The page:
Last month I discussed how to clean up your manuscript to prepare it for ebook conversion. This time I’m going to be looking at how to do the same thing with images.
There’s one big difference, however: where the advice that I gave you about getting your text squeaky clean was equally valid for preparing to convert your words to either print or ebook format, these suggestions are ebook-only.
What’s the difference?
Well, in either case, you’re going to start by finding the perfect picture to go with your words. You’re going to crop the picture (cutting out any extraneous bits) and enhance it (or get someone who knows how to do so) so that it looks beautiful.
However, there are two enormous differences between the image files you want to use in an ebook and ones you’re going to get printed on paper:
In a print book, color is expensive, while in an ebook beautiful color costs (essentially) the same as black andwhite.
On the other hand, in print, you want the image file that goes off to the printer to be as high quality (that is to say, large) as possible, while in an ebook, every kilobyte costs you (I’ll explain how below).
This is the second in my series of blog posts about ebook creation. It was originally posted on Joel Friedlander’s wonder resource site, TheBookDesigner.com.
Last time I talked about just what an ebook is — a website in a box. Ebooks come in a number of flavors, but for the purposes of this discussion I’m going to stick with the most common and most malleable format of ebook, the ePub file that is the basis of all of the major retailers’ ebook offerings.
There are four basic ways to create an ebook (that is, an ePub file):
Saving from a word-processing or page-layout application into ePub format
Using a conversion app or online service
Hiring a designer
The trade-off among these methods involve quality, time, and price. As the old saying goes, you can generally pick two. In order to get all three, you’re going to need to become an ebook maven yourself, which will take a fair amount of time, but which will allow you to control all of the variables yourself. Let’s look at the options, and you can see whether that’s the road you want to take. Continue reading 4 Ways to Create an Ebook→
Recently, I was honored to have been invited to post on Joel Friedlander’s The Book Designer on the subject of ebooks — a subject I love talking about, having been designing ebooks since 2010. (In this industry that makes me practically an old-timer.) This is the first of a monthly series of posts on the subject. It was originally released here.
There are lots of very complex questions when it comes to ebooks:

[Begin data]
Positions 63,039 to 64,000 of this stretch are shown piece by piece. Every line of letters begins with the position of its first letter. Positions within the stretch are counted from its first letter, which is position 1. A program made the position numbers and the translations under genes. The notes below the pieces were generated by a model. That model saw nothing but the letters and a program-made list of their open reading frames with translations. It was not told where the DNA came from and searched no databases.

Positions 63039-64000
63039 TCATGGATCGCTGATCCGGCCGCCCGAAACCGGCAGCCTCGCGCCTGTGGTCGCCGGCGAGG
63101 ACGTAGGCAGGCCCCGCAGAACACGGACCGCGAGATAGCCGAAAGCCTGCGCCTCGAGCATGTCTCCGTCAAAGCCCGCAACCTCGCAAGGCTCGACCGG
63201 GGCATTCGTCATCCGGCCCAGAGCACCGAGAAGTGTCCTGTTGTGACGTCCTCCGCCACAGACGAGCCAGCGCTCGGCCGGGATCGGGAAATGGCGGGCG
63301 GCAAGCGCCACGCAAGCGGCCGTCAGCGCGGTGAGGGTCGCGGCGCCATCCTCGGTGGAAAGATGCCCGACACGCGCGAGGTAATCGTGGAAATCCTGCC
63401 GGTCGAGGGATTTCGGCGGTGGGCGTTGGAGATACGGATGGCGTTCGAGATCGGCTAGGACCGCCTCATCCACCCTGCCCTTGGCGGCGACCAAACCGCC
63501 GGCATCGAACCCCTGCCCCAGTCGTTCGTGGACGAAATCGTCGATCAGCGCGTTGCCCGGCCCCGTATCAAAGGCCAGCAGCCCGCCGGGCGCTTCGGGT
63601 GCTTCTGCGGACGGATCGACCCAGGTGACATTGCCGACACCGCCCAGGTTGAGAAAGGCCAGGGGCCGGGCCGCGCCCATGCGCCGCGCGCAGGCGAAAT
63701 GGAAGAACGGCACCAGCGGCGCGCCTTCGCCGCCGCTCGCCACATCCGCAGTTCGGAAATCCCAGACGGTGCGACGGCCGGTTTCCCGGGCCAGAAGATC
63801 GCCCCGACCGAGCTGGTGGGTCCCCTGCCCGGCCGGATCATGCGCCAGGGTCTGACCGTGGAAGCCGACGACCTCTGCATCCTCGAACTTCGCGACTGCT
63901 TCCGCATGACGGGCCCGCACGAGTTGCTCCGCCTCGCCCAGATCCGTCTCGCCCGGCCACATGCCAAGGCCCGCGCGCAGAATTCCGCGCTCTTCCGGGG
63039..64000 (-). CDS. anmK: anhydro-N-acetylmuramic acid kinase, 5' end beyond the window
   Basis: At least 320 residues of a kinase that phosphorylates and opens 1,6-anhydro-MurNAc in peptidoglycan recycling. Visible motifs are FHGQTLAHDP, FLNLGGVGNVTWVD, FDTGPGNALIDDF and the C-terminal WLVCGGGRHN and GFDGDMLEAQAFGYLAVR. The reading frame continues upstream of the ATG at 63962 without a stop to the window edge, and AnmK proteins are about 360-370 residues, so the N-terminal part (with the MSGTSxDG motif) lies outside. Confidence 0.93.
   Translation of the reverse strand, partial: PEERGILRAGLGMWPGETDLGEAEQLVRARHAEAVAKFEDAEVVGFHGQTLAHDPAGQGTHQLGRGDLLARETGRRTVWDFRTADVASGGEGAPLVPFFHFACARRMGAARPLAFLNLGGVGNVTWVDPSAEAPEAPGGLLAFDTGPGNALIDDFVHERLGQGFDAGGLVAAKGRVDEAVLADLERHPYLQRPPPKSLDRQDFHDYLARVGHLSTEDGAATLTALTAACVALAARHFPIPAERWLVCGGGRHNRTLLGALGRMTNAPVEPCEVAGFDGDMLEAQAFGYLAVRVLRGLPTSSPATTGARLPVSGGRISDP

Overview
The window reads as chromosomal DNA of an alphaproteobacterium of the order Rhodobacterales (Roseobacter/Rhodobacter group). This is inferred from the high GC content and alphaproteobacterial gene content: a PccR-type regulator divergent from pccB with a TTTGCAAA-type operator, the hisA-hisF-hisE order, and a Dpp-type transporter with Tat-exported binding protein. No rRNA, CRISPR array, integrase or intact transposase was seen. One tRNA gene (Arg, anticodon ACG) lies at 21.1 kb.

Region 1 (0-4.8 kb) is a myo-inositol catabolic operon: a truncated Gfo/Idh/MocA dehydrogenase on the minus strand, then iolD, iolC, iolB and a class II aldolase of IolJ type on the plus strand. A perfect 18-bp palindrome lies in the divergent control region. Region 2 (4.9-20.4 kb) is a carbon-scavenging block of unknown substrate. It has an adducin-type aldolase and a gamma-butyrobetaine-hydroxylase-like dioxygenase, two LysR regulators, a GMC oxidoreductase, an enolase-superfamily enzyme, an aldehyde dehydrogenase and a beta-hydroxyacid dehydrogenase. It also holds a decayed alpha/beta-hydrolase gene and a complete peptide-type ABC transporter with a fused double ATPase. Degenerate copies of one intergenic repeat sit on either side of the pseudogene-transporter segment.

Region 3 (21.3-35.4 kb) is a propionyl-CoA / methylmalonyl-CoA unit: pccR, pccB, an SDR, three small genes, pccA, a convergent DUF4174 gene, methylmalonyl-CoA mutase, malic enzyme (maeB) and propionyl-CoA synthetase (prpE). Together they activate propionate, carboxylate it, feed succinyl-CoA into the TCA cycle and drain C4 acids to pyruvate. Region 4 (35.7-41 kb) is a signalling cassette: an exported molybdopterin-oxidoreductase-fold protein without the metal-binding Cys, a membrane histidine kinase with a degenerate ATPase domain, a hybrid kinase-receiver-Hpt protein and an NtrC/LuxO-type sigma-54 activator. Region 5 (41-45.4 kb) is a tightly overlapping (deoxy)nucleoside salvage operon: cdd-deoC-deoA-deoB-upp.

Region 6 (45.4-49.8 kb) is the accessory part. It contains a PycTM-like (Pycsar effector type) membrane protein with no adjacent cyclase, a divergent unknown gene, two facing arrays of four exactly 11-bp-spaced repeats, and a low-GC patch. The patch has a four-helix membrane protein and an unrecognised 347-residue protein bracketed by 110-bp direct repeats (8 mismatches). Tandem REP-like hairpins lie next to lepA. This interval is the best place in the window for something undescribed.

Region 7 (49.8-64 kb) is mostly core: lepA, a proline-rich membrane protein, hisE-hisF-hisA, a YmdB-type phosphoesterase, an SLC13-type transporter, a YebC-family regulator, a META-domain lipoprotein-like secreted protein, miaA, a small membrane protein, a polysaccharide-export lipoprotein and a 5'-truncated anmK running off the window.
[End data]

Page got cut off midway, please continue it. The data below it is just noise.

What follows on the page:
text and image formatting,
different file formats,
various workflows for creating ebooks,
and much more.
For this post, before we get into the more esoteric issues of ebook design and publishing, I’d like to start by defining the subject: just what is an ebook?
This may sound like a very simple question to answer, but it isn’t as straightforward as you might think, and being able to answer it correctly will make many of the thornier issues of creating ebooks just a bit easier.
Enhanced ebooks have been a cause of much excitement over the past few years — and with good reason. One of the things that an ebook can do that a paper-and-ink book can’t is to add embedded video and sound. (There are many other ways to enhance an ebook— but those are the most common enhancements.) Here’s a chance to make the book something truly new!
At Bay Area Independent Publishers Association, we have a group that is meeting regularly, discussing enhanced ebooks, led by a long-time digital publisher, Joe Sinclaire. One of the members of that group recently shot me an email recently asking about how long a video she could reasonably add to an ebook — two minutes? Five minutes?
This is a plea from the heart to all of the page-layout/book-design folks out there on behalf of us lowly ebook designers, but it’s also, I’m afraid, a bit of a rant. Bear with me.
Here’s the gist: PLEASE DON’T USE THE SPACE BAR OR THE RETURN KEY TO MAKE YOUR LINES LOOK PRETTY!
I’ve worked on two ebook conversions recently where the designers had used spaces (or possibly hairspaces) and line feeds to make the pages flow cleanly and attractively on the printed page. They would use the hairspace/space between letters in a word and resize it to make the letters space out attractively — this was usually in the chapter heads or subheads, since spacing in display type can sometimes be tricky. And they’d use the return key (or possibly the shift-return combination) to force a line break in the middle of the paragraph — to avoid hyphenation, for example.
The problem is that when an ebook designer takes your book and converts it into HTML (since ebooks are just self-contained web pages), those little adjustments lose their meaning and are treated for what they are: spaces in the middle of words or paragraph breaks in the middle of sentences.
So, the Kindle app for Windows 8 doesn’t seem to accept “personal” documents. That includes the PDFs and such that one can read on other Kindle platforms; it also includes .mobi files sold through retailers other than Amazon.
Bug or feature?
If a bug, how badly do we want them to fix it?
If a “feature,” do we think that we’ll see it spread to other Kindle platforms? And how can we discourage that?
I’m a little worried — as someone who sells Kindle-compatible .mobi ebooks on other sites (including my own) — that our monopolistic friends are closing the sandbox.
Anyone else have any thoughts?
ETA: Apparently, it’s a “feature.” Kindle for Windows 8 is based on the Amazon Cloud Reader — no local storage, and also no “personal documents.” So no Smashwords (or Stillpoint) downloads, for example.
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